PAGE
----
Jimmy Carter caught up with pianist Cecil Taylor under a clump of trees on the White House grounds. It was the White House Jazz Festival in June 1978, and Taylor had just delivered a tremendous five-minute performance.
He immediately rushed from the bandstand after finishing. The president rushed right after him. "The first thing the president said to me," recalled Taylor, "was whether Horowitz had heard me. I said, 'No, I don't suppose he has.' He said, 'You know he was here. He should hear you. How did you learn to do that?' I said, 'Hell, I've been doing it for 35 years.'"
Taylor's lack of reverence extends from the chief executive to the American music establishment. Recognized by the jazz cognoscenti as a master composer-performer who employs jarring, dissonant harmonies, Taylor, 47, is better known in Europe than in the United States. He feels his music -- jazz -- is treated as a stepchild of the arts in this country. For this he is resentful of the arts bureaucracy and the classical music establishment. And he bristles when he recalls his academic training at the New England Conservatory in the early '50s.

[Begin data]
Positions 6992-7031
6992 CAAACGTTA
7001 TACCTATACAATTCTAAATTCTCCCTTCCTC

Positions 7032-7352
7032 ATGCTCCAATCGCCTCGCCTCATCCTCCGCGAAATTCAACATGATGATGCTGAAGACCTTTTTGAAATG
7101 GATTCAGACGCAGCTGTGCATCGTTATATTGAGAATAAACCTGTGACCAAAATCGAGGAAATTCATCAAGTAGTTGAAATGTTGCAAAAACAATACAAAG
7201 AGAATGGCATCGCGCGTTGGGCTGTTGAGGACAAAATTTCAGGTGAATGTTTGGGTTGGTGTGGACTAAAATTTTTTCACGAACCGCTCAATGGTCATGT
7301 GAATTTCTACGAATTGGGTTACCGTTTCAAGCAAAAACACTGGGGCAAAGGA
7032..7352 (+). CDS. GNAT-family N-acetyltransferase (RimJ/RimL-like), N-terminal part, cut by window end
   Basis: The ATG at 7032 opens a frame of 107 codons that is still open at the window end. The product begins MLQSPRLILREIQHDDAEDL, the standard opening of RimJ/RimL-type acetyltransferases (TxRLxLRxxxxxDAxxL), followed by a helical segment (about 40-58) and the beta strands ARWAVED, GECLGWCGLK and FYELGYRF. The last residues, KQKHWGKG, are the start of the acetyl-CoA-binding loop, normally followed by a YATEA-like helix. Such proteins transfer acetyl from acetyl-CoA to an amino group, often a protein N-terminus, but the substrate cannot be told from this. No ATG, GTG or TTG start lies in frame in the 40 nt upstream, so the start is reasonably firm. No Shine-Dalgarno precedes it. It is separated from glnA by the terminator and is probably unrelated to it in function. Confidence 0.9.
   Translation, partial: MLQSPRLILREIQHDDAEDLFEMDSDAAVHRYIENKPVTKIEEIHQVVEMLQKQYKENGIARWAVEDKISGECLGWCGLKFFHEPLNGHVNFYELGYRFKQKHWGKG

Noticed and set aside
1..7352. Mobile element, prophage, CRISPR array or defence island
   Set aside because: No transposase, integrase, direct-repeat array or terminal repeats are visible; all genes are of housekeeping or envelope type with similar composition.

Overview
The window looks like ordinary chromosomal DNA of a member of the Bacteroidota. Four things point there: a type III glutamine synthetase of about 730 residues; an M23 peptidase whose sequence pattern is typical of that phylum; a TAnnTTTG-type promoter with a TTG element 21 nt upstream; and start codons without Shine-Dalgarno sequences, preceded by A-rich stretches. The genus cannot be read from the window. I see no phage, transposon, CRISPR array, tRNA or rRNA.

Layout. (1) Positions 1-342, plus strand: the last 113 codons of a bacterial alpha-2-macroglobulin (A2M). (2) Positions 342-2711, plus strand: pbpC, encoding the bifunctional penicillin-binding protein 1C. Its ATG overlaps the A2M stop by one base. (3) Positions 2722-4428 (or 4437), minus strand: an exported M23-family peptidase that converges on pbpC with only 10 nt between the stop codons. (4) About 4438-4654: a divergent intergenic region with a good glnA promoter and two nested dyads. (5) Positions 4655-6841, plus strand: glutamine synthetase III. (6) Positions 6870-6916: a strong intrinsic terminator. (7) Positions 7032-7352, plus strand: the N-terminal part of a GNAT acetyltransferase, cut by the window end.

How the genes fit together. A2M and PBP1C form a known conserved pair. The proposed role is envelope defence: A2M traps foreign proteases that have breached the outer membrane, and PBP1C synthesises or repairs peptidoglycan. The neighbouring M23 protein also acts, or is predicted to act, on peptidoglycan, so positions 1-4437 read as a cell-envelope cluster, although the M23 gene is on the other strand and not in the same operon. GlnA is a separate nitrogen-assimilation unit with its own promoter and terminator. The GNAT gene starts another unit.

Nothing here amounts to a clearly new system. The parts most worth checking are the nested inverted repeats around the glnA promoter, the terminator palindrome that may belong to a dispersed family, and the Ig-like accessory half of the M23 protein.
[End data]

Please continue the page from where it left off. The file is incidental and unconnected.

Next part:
"I had to realize that the very people I went to in the beginning had narrow concepts," he said, sitting in his Four Seasons Hotel room after finishing a recent engagement at Blues Alley.
"And when I'm dealing with the National Endowment for the Arts, I find that they want to bring the music [jazz] to the Kennedy Center. But where do they want to put it -- in some little back-room, unkempt cafe with little checkered cotton tablecloths on the tables. And I said, 'Look, Duke Ellington was appearing at Carnegie Hall in 1943.' Then they said, 'Well, this is just the beginning.' Beginning! Beginning for whom?"
Taylor, a member of the Endowment's jazz policy panel, was referring to an idea that the Center and the Endowment had been discussing, that of presenting jazz in a cabaret setting at the Center. The idea was abandoned.
Cultural racism is deeply rooted in the American educational system, Taylor charged.
"There were certain realities defined for me," he said, discussing his four years of conservatory training. "I had written a piece and the man in charge of the composition department played it in class. He smiled in that little sarcastic way of the eminent. He said, 'Well, this is a mood piece. It's all right as long as it's not 'Mood Indigo.' On the basis of what presumption does he make that statement?